Quench Your Thirst Beautifully With Flavor-Infused Water

No problem staying hydrated when water looks and tastes like a summertime treat. Here’s what to know when you fancy up your H2O with fruits, vegetables, herbs, and more.

Infused Water in Jars

Photo by Vanessa Greaves

The Super Soak

Infusing water with the essence of fruits, herbs, and other botanicals helps you drink plenty of liquids without the downside of excess calories, sugars, and artificial flavorings. It’s beneficial hydration in every refreshing sip.

But before you get started, there are a few essentials  you should know to make sure that drink of infused water is as good—and good for you—as it can be.

Infused Water in Pitcher

Photo by Vanessa Greaves

Best Practices

Ingredients

Choose organic when you can. Wash produce and rinse herbs to remove chemicals, pesticides, and other residues.

Water

Use cold or room temperature filtered water. Hot water makes produce fall apart faster and can compromise the nutrients you’re trying to coax out of the ingredients.

Vessels

Glass, plain and simple. You can splash out for purpose-built infusing pitchers and bottles, but you don’t have to. Spend on fresh produce instead.

Prep Tips

  • Softer fruits like citrus and strawberries can be sliced thick, thin, halved, or quartered. Harder fruits like apples should be sliced very thinly because they take longer to release flavors.
  • Crush fibrous ginger root, rosemary, and lemongrass with a muddler or wooden spoon; tear or crush leafy herbs like mint, basil, and cilantro to release their oils.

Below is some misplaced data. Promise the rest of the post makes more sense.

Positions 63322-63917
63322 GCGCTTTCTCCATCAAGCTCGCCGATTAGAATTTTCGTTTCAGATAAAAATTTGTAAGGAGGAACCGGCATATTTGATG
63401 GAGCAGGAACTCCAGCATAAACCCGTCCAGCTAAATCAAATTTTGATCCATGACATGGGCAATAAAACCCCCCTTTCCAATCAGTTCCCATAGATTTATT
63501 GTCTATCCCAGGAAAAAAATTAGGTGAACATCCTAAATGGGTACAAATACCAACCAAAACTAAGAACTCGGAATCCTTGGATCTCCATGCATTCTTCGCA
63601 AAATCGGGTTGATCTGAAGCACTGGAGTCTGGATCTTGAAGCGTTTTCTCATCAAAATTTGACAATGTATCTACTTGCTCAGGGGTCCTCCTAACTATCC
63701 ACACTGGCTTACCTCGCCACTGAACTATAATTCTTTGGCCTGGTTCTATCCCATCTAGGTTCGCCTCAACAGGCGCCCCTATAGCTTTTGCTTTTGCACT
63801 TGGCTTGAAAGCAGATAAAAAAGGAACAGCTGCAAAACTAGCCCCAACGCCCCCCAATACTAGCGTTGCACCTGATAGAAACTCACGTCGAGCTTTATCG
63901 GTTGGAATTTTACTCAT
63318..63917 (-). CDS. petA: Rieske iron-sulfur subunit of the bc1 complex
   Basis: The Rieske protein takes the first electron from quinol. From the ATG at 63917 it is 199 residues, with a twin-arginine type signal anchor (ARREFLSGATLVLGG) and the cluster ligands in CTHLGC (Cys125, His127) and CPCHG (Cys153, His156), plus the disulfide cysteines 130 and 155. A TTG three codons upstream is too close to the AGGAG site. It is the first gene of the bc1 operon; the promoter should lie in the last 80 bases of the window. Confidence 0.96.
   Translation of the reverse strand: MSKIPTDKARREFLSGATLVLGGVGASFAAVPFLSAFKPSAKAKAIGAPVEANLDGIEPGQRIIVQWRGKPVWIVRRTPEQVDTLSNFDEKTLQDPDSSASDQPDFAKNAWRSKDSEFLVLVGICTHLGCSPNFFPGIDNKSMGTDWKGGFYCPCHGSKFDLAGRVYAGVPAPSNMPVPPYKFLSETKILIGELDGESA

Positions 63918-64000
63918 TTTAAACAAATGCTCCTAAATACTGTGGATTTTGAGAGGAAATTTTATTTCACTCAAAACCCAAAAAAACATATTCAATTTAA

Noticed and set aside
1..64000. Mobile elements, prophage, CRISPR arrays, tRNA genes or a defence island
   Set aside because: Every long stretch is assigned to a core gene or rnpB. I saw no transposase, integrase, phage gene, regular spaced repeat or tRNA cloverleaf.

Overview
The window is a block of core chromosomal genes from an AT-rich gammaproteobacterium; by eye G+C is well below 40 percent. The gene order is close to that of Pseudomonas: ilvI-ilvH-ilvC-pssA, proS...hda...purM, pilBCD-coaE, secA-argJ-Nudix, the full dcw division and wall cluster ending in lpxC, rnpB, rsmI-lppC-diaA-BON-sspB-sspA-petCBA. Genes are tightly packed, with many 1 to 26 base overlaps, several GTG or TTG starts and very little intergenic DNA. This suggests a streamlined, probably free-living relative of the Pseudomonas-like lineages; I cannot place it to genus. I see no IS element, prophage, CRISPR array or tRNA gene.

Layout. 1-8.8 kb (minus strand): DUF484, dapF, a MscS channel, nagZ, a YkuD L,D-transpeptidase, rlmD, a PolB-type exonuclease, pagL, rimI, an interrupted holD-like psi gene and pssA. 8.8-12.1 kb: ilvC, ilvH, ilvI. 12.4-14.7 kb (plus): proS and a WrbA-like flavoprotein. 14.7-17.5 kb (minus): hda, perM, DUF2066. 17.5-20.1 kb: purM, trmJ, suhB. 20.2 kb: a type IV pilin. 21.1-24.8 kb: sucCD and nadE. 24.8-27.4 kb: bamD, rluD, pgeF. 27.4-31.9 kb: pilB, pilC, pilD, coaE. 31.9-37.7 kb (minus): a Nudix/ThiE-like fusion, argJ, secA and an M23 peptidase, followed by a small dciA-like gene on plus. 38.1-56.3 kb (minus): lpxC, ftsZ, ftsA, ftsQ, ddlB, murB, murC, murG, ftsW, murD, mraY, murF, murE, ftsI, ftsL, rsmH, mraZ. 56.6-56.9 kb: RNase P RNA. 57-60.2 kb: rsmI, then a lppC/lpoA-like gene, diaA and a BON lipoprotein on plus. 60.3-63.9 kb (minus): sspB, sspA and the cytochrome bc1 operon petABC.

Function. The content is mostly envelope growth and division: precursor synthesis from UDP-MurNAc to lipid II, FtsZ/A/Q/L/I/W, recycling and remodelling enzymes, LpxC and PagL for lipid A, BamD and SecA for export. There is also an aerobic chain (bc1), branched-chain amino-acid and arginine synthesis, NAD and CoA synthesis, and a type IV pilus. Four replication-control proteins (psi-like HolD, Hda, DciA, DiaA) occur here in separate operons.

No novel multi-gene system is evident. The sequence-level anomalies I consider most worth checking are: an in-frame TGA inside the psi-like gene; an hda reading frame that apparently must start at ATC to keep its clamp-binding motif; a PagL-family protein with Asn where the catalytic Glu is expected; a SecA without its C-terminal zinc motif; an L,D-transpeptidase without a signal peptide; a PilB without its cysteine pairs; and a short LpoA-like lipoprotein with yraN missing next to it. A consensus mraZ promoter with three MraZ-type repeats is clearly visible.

• Loose herbs and flowers—lavender, rose petals, dried hibiscus—can be corralled in a tea infuser or cheesecloth.

Soak Time and Temperature

  • Infuse water at room temperature for no more than 2 hours. After that, put it in the fridge to prevent bacterial growth.
  • Cucumbers, citrus fruits, melons, and mint flavor water almost immediately. Apples, cinnamon, fresh ginger root, and rosemary need an overnight soak in the fridge.
  • Melons and sliced strawberries start looking waterlogged after a few hours; citrus, and whole berries look pretty good even after hours in the fridge.
  • After 4 hours, unpeeled citrus can make water taste bitter. To make a big jug of infused water for a party, peel the citrus before soaking. Or you can soak it unpeeled for 4 hours, remove it, and add fresh slices for looks. (And keep that water icy cold for food safety.)
  • If you don’t drink the water within 24 hours, strain out the solids and refrigerate for up to 3 days.
  • To keep sipping all day long, refill your infused water container when it’s half full. It will be weaker than your first drink, but still flavorful.

Fruit Array

Photo by Vanessa Greaves


Try These Combinations

Fresh Ideas for Infused Water | Allrecipes

Fresh Ideas for Infused Water | Allrecipes

Keep it simple. Think of flavor combos you like in other recipes and build from there. Watch the video to see how to make flavor-infused water:


Recipes for Flavor-Infused Water:
Fruit-Flavored Water
Cucumber Water
Flavored Water
Mint Citrus Water
Apple Water
Lemon, Ginger, and Cinnamon Flavored Water


More Ideas for Infused Water

  • Cucumber + lime + strawberry + mint
  • Lemon + raspberry + rosemary
  • Orange + blueberry + basil
  • Lime + ginger root + basil
  • Watermelon + honeydew + mint
  • Cucumber + mint + jalapeno
  • Lemon + thyme
  • Orange + hibiscus + star anise
  • Orange + cinnamon + cardamom + cloves
  • Pear + fennel

Stay hydrated, my friends.

Photos by Vanessa Greaves

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